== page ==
Vol.XIX No.IX Pg.1
November 1982

Inherited Faith

Robert F. Turner

Brethren tell me they are not baptizing their young people — or not as many of them as in the past. "Their" young people?? Of course they mean children of church members, who were "in Bible class" since infancy. This may be a good reason to examine teaching programs; or ponder the effect of working mothers and the break-up of home life. But first, consider what may be a fatal attitude. Have we relied on a sort of automatic baptizing of "our" youth (like father, like son) without having to convert each one? Do we treat them as individuals, each lost in sin, needing to make a decision independently, that will affect the remainder of life?? Do we count them as "ours" when in reality, as respects the gospel, each belongs to him or her self, until commitment is made to Christ?

Many young people are "on their own" for the first time when they go away to college. Here they begin true self-evaluation, and a "rap" session with them reveals what they find. We respect the confidential nature of such conversations, but I can tell back-home elders and preachers that "their" young people, though home-loving and "loyal to the church," are often unsure of what the latter means. Many have an inherited faith, not their own. So, they experiment with strange doctrines or new life styles.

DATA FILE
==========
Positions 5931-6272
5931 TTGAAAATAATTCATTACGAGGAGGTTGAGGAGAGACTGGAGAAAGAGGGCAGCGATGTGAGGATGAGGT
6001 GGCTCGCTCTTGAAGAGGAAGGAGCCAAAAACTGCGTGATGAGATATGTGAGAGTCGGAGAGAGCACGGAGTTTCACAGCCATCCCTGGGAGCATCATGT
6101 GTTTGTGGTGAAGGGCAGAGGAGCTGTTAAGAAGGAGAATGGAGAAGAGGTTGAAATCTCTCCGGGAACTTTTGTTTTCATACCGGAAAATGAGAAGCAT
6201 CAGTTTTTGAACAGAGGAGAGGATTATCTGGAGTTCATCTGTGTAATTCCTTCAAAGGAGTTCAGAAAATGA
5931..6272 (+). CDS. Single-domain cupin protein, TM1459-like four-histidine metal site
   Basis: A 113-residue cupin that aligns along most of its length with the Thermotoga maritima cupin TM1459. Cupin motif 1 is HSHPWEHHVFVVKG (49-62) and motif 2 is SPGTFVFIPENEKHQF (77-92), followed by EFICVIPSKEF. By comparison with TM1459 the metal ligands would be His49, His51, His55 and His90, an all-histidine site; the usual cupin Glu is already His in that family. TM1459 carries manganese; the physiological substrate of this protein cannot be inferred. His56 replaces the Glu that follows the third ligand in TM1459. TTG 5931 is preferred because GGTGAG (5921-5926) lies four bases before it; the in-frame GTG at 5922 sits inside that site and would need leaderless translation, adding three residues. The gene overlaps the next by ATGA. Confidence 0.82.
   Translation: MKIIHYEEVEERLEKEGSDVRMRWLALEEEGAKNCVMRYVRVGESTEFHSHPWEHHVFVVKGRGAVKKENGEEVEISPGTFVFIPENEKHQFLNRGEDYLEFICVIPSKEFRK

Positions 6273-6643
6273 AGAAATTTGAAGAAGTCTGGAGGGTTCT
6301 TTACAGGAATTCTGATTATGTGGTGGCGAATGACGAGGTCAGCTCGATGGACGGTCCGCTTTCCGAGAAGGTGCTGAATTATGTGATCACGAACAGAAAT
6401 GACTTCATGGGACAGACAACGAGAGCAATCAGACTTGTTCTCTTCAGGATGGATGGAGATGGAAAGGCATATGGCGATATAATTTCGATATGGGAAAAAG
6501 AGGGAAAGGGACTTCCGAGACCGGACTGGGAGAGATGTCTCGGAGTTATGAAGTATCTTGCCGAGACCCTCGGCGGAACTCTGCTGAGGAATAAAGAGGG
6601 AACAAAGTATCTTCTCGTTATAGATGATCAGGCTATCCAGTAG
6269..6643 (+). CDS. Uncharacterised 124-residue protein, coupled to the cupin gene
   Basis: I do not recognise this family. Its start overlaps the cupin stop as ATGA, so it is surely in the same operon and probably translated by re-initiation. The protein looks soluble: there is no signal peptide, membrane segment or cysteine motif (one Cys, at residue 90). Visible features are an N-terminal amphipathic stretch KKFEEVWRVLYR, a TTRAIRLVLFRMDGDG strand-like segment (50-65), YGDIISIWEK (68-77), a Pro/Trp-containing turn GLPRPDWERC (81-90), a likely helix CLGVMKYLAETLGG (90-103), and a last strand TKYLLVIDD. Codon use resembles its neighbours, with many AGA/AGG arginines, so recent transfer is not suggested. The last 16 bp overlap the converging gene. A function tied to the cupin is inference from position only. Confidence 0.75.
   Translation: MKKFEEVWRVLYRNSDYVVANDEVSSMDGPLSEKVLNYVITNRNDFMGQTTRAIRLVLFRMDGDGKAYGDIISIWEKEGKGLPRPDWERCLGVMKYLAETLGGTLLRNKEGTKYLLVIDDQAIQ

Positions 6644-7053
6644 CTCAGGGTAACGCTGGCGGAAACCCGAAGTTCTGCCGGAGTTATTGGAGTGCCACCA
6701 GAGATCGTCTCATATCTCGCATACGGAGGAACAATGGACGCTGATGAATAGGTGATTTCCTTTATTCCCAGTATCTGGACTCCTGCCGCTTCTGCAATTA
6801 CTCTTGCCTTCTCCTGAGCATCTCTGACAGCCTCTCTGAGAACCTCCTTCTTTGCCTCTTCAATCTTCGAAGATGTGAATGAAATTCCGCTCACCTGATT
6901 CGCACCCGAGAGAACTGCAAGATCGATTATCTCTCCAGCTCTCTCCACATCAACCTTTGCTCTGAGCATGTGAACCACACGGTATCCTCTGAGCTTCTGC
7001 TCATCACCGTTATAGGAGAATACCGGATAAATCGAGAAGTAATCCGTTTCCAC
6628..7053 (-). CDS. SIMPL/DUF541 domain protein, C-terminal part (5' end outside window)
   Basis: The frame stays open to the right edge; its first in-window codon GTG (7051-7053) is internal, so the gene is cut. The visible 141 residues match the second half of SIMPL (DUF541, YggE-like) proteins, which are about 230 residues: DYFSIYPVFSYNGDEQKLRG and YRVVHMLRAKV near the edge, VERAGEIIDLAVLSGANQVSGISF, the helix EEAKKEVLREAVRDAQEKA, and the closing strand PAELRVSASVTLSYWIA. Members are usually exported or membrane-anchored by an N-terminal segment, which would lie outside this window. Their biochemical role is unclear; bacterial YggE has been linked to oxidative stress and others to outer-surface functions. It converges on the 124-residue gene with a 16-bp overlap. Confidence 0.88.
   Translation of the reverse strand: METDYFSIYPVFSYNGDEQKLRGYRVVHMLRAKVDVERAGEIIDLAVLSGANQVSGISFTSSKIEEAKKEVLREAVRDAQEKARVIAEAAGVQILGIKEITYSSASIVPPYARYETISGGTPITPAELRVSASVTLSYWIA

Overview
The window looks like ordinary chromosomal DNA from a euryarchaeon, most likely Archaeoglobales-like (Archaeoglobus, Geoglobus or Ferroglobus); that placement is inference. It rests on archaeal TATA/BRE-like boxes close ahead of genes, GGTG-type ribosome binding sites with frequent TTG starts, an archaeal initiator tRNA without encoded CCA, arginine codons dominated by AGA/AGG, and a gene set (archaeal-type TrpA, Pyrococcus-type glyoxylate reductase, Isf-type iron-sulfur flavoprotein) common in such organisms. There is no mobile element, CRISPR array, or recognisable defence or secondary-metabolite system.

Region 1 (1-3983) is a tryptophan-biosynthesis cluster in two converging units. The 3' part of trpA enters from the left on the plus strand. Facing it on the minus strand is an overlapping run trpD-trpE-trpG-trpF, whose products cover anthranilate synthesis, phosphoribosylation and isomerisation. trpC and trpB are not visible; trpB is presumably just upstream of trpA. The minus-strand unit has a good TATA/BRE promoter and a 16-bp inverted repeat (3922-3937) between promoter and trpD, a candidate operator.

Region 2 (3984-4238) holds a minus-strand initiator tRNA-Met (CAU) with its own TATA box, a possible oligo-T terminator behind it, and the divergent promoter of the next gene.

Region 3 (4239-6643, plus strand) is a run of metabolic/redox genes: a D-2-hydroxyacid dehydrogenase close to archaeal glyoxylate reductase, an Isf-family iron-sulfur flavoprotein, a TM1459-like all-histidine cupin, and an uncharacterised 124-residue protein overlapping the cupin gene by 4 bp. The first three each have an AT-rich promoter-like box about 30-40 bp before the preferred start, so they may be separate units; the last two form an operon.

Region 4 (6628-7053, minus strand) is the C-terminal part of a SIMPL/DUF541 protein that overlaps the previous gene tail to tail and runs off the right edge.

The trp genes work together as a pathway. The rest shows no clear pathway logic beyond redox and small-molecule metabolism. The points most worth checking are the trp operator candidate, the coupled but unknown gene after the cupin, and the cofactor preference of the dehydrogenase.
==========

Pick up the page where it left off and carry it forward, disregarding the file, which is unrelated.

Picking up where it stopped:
Prejudicial studies of denominational error do little to prepare our youth to meet the real thing. Pushing baptism on youngsters before they are truly aware of sin and its consequences, sends upper teenagers into the world with little reliance on or appreciation for a merciful God. Failure to explain "issues" scripturally and free of bias, convinces reflective young people that there were probably only personal differences.

We have some fine young Christians but we also have third-generation "Church-of- Christers!' While the latter hungers for freedom from home restraints; a fellow-student, same age, who has but recently obeyed the gospel, is hungry for more truth and humbly thankful for salvation. It would shake you up to hear these two in a heart-to-heart talk. Maybe we need a shaking — to try and save our youth.